coming to Me if it should not be given Him of the Father" (6:65).
"My teaching is not Mine, but His Who sends Me" (7:16). "I have
not come from Myself, but He Who sends Me" (7:28). "...from Myself
I am doing nothing, but, according as My Father teaches Me, these
things I am speaking" (8:28). "I came out and am arriving out of
God. For neither have I come of Myself, but He commissions Me"
(8:42). "If I should ever be glorifying Myself, My glory is nothing"
Father Who sends Me, He has given Me the precept, what I may be
saying and what I should be speaking" (12:49).
The greatest glory of Christ lies in His utter
subordination to His Father, not in establishing Himself as a
rival deity. His life is the ideal for man, not God. If we
follow His lead we will submerge our wills and our ways in that of
the Deity. Even after all the wonderful works and powerful deeds
of His career, He does not claim a place beside the Deity, but
places Himself beneath Him. His conquest, over all the powers of
evil should, according to the human standpoint, entitle Him to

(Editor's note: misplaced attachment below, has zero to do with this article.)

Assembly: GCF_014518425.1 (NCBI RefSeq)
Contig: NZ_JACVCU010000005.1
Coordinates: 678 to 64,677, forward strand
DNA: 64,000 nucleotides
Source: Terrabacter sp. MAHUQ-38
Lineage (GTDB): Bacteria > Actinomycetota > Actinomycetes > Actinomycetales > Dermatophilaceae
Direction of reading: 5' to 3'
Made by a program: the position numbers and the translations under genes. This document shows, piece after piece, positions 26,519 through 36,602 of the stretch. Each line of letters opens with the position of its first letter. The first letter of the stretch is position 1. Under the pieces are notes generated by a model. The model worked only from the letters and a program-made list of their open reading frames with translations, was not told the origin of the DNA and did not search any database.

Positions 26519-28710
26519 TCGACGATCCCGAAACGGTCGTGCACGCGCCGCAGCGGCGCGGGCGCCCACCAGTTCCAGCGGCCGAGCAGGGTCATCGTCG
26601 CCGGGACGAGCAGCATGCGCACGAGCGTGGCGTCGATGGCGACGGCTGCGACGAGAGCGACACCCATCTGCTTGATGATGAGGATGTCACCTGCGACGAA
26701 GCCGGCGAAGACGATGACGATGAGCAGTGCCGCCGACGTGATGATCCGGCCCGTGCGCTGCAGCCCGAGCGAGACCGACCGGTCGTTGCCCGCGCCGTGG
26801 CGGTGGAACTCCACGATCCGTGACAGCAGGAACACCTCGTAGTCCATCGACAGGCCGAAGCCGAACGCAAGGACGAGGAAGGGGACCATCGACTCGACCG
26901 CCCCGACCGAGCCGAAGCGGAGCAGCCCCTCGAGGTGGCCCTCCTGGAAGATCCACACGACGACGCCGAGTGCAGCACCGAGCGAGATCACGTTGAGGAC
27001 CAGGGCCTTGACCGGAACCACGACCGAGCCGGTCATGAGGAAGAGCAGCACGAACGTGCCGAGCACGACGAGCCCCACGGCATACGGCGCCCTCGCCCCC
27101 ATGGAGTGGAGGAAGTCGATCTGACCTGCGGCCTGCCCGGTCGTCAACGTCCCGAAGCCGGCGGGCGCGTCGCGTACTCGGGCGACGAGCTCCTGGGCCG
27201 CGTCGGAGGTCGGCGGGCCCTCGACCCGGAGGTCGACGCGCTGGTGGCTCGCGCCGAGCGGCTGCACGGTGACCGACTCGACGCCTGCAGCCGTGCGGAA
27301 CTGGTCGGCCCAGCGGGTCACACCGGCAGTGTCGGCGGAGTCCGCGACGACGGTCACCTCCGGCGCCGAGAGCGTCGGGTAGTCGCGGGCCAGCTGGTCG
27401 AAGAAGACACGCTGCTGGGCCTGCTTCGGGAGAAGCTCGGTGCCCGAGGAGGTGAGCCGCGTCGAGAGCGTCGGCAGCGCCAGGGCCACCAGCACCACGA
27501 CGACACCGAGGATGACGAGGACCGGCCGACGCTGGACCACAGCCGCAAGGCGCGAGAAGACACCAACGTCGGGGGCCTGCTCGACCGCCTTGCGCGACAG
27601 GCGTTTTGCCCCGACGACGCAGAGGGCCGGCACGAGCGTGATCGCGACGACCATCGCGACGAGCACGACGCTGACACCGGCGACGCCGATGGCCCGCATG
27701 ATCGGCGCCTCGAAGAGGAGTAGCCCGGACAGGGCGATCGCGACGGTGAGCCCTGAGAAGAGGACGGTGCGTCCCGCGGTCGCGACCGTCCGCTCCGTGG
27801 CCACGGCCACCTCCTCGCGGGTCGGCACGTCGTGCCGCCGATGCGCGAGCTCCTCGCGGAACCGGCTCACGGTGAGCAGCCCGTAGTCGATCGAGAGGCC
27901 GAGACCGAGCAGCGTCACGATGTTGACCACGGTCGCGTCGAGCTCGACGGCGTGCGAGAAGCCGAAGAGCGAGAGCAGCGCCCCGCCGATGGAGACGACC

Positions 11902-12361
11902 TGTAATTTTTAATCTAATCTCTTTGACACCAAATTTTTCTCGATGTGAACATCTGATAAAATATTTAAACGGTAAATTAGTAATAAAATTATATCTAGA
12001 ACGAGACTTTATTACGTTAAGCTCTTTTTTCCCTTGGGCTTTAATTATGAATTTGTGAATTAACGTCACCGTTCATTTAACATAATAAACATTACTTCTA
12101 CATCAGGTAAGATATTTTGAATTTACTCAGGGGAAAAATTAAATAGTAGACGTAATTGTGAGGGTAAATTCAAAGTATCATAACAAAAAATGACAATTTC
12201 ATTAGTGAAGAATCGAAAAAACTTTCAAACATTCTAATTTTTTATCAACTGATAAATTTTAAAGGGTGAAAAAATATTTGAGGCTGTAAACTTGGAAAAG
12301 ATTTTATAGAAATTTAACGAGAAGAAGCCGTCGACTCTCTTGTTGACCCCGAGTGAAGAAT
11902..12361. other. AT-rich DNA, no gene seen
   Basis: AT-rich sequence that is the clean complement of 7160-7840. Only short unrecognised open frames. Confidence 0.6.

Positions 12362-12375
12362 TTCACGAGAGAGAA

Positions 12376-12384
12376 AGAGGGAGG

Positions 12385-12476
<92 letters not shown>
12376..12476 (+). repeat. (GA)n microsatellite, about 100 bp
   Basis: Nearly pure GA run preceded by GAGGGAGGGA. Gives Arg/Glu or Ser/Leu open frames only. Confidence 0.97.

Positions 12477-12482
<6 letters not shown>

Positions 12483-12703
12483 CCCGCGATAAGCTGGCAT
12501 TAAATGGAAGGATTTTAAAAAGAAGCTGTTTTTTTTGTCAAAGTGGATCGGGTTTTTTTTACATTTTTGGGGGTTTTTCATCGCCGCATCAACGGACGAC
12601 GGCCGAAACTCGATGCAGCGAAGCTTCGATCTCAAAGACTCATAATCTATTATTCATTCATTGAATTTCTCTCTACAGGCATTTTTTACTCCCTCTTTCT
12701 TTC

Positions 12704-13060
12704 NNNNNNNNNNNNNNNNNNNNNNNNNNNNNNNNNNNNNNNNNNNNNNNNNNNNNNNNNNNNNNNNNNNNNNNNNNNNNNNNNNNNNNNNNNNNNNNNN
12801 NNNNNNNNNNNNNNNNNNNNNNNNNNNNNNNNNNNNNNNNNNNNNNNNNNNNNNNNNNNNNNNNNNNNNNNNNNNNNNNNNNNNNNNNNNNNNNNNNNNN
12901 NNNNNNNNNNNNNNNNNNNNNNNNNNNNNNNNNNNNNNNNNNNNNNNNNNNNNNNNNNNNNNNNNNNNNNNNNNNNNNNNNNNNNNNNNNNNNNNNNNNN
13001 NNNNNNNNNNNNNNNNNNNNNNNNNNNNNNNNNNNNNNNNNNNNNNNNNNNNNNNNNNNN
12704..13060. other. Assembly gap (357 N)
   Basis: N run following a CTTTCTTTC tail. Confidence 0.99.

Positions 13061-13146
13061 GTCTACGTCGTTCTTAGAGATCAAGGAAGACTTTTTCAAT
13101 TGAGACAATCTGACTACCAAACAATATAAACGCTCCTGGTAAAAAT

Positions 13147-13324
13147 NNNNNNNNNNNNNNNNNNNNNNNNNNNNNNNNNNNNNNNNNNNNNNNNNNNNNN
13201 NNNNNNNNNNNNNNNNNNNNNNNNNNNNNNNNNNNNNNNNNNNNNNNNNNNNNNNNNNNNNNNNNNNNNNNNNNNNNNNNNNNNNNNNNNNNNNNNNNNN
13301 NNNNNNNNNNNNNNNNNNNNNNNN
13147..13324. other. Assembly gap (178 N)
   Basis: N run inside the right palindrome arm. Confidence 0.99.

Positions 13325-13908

eternal supremacy in the realm of priesthood and kingship.
Instead, He is so successful that no priest is present in the new
creation and no ruler is needed at the consummation. Therefore He
turns all these glories back to God, His Father, He finishes the
work which He undertakes, so that God becomes all in everyone of
Although God's deity is rejected by orthodox
seeks to inject the "deity of Christ" into the Bible, though the
phrase is nowhere to be found and is a contradiction in terms.
"Christ" means Anointed. God cannot be anointed by another. He
anoints others. The place and power and prestige which anointing
gives are His intrinsically. Christ receives these from His God
and Father. It is imparted to kings and priests in order to
prepare them to fulfill the functions of their off ice. God needs
no preparation or empowering, for He is the single source of
everything. Who is able to anoint Him? Christ would need no
anointing if He were the Supreme.
His anointing (literally, His christing), which makes
the Christ or the Messiah, equips Him to be a priest, a
mediator between Man and God. He offered Himself to God. God
did not offer Himself to Himself. The Offering was for us, to
bring us to God. He did not offer Himself to bring us to
Himself. We cannot approach God apart from Him and His sacrifice. Shall
we reduce this
to vain words and say that we cannot approach God except through a
different God? When He suffered for us He was forsaken by God. Did
one of the Gods forsake another God?
Anointing, or "christing" is also needed to make Him
Only a Christ, or Messiah, can be King in Israel. Yet God had
already filled this office. Before Saul, He had ruled the nation
through His anointed prophets, yet they rejected Him. But God
had never been anointed! It is preposterous to demand that the
Deity be anointed in order to reign. All political power is His